By Rebekah Lund
Moose Lake Star-Gazette 

Come one, come all!


August 16, 2018

Rebekah Lund

Best. Fair. Ever. The theme for this year's Carlton County Fair promises to deliver a good time for attendees, which, historically, it has. The Carlton County Fair is a traditional event that many families in our area have been attending their whole lives. The fair really serves as a bridge between the past and the present, and this year's lineup of events proves to be no different.

Of course, the Gold Building will still house the flowers, vegetables, baked goods, and artwork entries from Carlton County residents, so definitely check out what your neighbors have been growing and creating! The Centennial Building will feature local businesses with information and sign-ups for deals, and you can get your free Sappi bag and fill it with pencils, pens, paper, political stickers and the like. The Hartman Pavilion will feature local music and entertainment acts as usual, and the standard lineup of food vendors is ready for fairgoers. The grandstand will offer the usual horse races, figure eight races, and demolition derby, for those seeking excitement.

Along with all the other standard fair events, the 4-H program is not to be overlooked. 4-H has been a steady presence at the fair, and this year is no different. "One hundred and fifteen kids will be showcasing exhibits at the fair this year, and seven area clubs are represented," said Marna Butler-Fasteland, Carlton County's 4-H coordinator. "We have strong representation in the animal projects in our county; dairy are hanging in there, beef and swine have grown. Poultry and sheep continue to be strong, while goats and rabbits are doing OK," she added. Other 4-H youth are doing demonstrations on various topics, and entering baked goods, photography, artwork, clothing, vegetables, and flowers, among other things. The judging is conference style, so the youth share their knowledge with judges and are judged 50 percent on their knowledge, and 50 percent on the actual workmanship of their exhibit. Be sure to swing into the 4-H building and check out these talented kids' work, or plan to watch one of the livestock showing events.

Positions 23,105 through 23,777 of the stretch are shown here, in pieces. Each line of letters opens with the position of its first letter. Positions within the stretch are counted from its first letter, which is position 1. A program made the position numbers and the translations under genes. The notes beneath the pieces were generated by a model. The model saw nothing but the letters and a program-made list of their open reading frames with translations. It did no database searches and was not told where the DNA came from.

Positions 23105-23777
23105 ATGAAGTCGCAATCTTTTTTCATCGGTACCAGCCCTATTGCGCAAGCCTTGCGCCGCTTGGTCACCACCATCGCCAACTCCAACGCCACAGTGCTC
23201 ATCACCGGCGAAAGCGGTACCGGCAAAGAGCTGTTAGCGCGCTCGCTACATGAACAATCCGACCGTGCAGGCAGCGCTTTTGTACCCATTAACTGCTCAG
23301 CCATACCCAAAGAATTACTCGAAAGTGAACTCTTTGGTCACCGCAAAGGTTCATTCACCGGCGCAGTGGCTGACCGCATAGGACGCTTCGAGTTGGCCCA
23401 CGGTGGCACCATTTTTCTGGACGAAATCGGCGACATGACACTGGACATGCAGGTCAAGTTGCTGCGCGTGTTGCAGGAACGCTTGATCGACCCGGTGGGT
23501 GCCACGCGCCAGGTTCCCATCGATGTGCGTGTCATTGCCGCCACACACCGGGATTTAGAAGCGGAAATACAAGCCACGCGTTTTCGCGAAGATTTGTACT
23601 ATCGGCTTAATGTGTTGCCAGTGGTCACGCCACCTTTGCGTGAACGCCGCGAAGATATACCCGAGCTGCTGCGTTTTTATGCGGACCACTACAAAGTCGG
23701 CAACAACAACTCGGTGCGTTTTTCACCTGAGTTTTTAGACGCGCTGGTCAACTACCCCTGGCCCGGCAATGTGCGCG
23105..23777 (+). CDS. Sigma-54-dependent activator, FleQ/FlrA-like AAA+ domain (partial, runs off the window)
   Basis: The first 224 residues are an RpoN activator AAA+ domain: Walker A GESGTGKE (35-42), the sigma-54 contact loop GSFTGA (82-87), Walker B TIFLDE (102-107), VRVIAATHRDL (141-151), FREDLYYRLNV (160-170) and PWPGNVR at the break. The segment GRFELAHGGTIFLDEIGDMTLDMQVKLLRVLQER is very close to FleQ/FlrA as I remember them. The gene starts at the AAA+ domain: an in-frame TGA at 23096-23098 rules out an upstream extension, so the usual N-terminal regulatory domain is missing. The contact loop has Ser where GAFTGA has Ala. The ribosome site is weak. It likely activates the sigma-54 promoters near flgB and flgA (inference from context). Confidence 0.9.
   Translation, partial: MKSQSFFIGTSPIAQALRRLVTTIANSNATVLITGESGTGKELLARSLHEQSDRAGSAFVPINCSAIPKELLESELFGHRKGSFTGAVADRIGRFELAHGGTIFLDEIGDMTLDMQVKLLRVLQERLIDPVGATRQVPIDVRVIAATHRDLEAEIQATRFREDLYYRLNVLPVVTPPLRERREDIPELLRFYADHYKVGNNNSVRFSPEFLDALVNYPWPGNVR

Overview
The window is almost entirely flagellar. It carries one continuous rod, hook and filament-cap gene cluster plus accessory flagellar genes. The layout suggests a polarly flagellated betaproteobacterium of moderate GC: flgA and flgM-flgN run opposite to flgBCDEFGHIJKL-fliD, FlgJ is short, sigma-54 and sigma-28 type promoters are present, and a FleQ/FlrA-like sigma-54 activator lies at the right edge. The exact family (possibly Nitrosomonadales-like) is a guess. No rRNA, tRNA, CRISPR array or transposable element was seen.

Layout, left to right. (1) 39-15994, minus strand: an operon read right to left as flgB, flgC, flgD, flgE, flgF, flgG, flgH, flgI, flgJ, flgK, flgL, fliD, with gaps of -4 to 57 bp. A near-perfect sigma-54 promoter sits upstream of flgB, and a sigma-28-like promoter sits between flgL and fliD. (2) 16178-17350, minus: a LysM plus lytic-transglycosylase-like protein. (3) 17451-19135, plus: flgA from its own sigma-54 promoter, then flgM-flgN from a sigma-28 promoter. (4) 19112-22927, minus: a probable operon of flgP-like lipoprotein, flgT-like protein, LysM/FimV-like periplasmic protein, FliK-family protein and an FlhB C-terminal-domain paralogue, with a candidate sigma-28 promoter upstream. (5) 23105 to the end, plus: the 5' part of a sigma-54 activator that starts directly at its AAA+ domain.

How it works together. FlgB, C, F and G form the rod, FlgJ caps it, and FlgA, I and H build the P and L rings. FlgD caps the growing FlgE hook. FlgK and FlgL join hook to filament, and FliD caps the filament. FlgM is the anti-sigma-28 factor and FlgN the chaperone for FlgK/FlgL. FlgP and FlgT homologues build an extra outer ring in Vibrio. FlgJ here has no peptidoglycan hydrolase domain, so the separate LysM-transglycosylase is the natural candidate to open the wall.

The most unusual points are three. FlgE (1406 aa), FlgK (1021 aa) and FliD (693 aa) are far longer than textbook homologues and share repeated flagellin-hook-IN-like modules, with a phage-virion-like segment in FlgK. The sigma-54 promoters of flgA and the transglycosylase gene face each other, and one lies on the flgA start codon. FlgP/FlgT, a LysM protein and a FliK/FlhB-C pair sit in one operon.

When you are over in the 4-H area, swing over to the animal barns to check out the new indoor arena for showing pigs, goats,and sheep. "Last year, our Build the Barn committee bought bleachers for the back of the new swine building, (which replaced the falling down Children's Barn), community members donated panels, and voila! We had a new covered show arena," said Carol Jelinek, chairperson of the committee. This year, the same committee funded a lean-to addition for the sheep. The committee is comprised of a group of 4-H families committed to improving the livestock facilities at the fairground; so far they have raised $20,000 for improvements. The group's next goal to improve this area is to put up new fencing for the horse arena. "There will be a Schwan's Cares fundraiser that will go through mid-September, so look for flyers for this at the fair," Butler-Fasteland said.

In terms of brand new events and venues, "This year we will have mutton bustin', daily live Bengal tiger shows, and our new Agriculture Education Building, which will be in the new building over by the train, before it moves to the Aanerud Building next year," fair manager Allysha Sample said.

The fair will be open Thursday, August 16th at 11 a.m., and the gates will be open at 8 a.m. on Friday, Saturday and Sunday. The cost is $7 for adults, and $5 for kids under 12; kids five and under are free.

When asked what advice she had for fairgoers, Allysha Sample said: "The advice I would give fairgoers is put on your happy face, grab your family, and enjoy your time at the Best. Fair. Ever."

See you there!


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